Stocks might be rebounding, but there is still plenty of uncertainty about where investors should look for value in the market as the coronavirus pandemic creates the sharpest labor-market collapse in modern history.
Corporate winners and losers will be created by the slowdown in economic activity that has accompanied the coronavirus pandemic — not to mention the political and social changes. So it is going to be important for investors to pick the right stocks, writes Tobias Levkovich, equity strategist with Citigroup.
“All of this should be welcome good news for fund managers who have almost given up, in a world that has meaningfully favored ETFs and other passive vehicles since 2010,” he writes in a Wednesday note.
Investors should be careful to avoid companies that could default on their debt, he says. Then they should look for companies with healthy dividends. He and his team screened for companies with low likelihood of default, as implied by credit-derivatives markets, and then looked for ones with higher dividend payouts. They include:
— Cisco Systems (CSCO), a tech company that yields 3.5%
— Merck & Co. (MRK), a pharmaceutical company yielding 3.1%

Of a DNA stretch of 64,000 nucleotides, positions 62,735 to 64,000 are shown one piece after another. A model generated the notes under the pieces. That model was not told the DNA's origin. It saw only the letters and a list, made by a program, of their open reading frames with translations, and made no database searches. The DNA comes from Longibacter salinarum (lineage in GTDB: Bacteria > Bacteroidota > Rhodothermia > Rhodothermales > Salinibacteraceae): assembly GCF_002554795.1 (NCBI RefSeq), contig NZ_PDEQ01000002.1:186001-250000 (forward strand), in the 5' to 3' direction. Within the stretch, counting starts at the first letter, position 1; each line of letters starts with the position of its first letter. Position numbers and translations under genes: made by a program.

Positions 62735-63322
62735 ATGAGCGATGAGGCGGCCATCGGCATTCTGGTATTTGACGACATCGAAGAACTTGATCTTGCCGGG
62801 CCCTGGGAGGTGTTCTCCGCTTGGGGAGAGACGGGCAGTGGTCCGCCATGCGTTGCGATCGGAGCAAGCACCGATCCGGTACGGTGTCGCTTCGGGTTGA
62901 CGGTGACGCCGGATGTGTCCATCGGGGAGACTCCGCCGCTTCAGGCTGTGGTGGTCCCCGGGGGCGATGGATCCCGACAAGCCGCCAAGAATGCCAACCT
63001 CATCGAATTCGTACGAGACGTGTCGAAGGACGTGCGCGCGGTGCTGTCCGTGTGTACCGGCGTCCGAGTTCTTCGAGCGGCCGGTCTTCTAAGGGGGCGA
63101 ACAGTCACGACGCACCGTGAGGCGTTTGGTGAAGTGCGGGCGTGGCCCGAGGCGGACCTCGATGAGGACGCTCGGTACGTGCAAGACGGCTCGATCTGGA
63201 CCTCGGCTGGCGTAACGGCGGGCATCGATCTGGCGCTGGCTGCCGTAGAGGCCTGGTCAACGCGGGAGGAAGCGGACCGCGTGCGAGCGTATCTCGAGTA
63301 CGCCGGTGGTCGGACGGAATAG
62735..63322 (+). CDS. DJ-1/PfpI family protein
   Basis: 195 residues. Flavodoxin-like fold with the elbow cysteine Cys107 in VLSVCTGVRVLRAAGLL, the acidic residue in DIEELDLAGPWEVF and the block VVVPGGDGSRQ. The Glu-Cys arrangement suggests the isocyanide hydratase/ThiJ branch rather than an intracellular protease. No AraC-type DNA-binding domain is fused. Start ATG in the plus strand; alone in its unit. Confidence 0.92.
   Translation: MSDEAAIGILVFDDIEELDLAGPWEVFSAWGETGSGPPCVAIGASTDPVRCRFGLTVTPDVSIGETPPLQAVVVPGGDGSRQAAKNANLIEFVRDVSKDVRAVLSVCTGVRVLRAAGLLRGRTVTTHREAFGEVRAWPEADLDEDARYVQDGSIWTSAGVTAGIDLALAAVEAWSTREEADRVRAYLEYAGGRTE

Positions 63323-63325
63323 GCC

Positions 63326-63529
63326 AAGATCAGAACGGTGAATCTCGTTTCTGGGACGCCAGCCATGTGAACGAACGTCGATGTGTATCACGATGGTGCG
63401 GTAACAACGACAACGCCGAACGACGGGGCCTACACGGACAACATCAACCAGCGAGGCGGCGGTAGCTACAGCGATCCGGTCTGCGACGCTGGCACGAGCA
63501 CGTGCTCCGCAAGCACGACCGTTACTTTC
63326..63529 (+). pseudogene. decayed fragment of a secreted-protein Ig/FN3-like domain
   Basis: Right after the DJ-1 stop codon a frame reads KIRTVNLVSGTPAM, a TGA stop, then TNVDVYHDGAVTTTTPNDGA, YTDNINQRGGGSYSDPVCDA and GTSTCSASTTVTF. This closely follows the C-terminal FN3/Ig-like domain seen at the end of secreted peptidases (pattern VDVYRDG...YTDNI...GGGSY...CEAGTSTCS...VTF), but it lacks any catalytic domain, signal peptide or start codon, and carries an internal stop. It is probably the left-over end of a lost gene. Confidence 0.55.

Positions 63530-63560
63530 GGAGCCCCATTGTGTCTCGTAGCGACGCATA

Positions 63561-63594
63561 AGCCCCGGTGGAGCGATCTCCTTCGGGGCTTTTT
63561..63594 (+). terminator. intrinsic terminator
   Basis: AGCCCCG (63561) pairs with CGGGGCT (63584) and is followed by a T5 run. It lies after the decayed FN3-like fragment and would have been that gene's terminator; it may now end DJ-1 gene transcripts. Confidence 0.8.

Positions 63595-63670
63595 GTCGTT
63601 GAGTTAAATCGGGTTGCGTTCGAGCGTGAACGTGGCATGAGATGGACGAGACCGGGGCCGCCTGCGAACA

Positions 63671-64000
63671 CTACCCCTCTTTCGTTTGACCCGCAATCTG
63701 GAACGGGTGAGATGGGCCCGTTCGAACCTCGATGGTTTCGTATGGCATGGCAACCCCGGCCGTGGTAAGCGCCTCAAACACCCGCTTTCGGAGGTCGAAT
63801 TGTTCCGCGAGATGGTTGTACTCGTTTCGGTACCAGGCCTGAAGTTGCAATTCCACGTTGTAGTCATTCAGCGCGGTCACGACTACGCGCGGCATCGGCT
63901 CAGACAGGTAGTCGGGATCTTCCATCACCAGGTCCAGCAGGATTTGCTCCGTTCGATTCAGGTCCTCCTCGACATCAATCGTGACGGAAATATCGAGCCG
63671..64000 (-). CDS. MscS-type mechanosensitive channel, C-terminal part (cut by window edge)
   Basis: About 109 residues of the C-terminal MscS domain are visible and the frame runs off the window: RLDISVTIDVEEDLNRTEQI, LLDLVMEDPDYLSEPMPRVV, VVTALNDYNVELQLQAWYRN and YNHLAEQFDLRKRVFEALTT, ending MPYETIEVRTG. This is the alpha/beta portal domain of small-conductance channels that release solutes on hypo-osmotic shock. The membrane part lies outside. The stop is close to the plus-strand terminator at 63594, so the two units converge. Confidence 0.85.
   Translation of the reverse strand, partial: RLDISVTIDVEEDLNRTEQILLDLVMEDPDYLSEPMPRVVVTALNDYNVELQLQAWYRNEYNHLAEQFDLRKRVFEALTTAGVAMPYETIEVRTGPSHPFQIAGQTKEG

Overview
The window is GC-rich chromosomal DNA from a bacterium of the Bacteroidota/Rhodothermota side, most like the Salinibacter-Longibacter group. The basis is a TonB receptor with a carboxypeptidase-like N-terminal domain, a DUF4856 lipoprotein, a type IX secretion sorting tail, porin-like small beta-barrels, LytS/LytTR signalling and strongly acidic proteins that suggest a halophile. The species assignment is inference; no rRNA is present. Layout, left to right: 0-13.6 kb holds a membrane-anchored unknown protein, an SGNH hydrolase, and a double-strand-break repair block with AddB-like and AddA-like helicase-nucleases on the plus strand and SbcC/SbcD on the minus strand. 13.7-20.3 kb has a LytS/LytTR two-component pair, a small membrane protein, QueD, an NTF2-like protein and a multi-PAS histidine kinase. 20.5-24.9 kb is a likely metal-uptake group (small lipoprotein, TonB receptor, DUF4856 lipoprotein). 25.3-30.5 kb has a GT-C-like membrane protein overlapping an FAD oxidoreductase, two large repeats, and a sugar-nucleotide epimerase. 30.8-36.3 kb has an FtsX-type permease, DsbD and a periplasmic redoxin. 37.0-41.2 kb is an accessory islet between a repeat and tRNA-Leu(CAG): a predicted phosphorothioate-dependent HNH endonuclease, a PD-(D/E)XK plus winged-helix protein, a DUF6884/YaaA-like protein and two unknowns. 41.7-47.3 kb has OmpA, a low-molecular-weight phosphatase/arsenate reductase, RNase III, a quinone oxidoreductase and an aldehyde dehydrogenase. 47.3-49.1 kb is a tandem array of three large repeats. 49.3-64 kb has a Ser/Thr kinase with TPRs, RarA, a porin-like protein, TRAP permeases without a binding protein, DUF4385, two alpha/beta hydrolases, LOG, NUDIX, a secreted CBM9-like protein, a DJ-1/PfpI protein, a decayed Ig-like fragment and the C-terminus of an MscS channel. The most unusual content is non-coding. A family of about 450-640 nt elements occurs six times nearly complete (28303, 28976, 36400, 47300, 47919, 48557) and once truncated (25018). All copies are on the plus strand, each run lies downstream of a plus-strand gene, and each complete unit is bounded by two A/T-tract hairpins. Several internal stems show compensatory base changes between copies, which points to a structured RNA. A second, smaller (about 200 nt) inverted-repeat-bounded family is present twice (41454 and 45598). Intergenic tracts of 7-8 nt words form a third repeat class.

— Lockheed Martin (LMT), a defense company that pays a yield of 2.5%
— Caterpillar (CAT), an industrial manufacturer yielding 3.8%
— Quest Diagnostics (DGX), a medical-testing company yielding 2.1%
— Johnson Controls International (JCI), a building-safety, heating and cooling conglomerate that yields 3.7%
— Trane Technologies (TT), a company that makes building heating and cooling systems and offers a dividend yield of 2.6%
— Procter & Gamble (PG), a home-goods company that yields 2.8%
— Union Pacific (UNP), a railroad paying a 2.5% dividend
— Westrock Co. (WRK), a packaging company with a 3.2% yield.
All 10 of those companies have a low market-implied probability of default, according to Citigroup, meaning they likely won’t miss debt payments or be pushed into bankruptcy. And because their balance sheets are relatively strong, their dividends are likely safe. Those dividends could become a more important factor determining future performance, in Levkovich’s view.
“Payouts were more crucial in the past (prior to the 1980s) and could be so again,” he says in his note.
Write to Alexandra Scaggs at email@example.com
© 2020 Dow Jones & Company, Inc.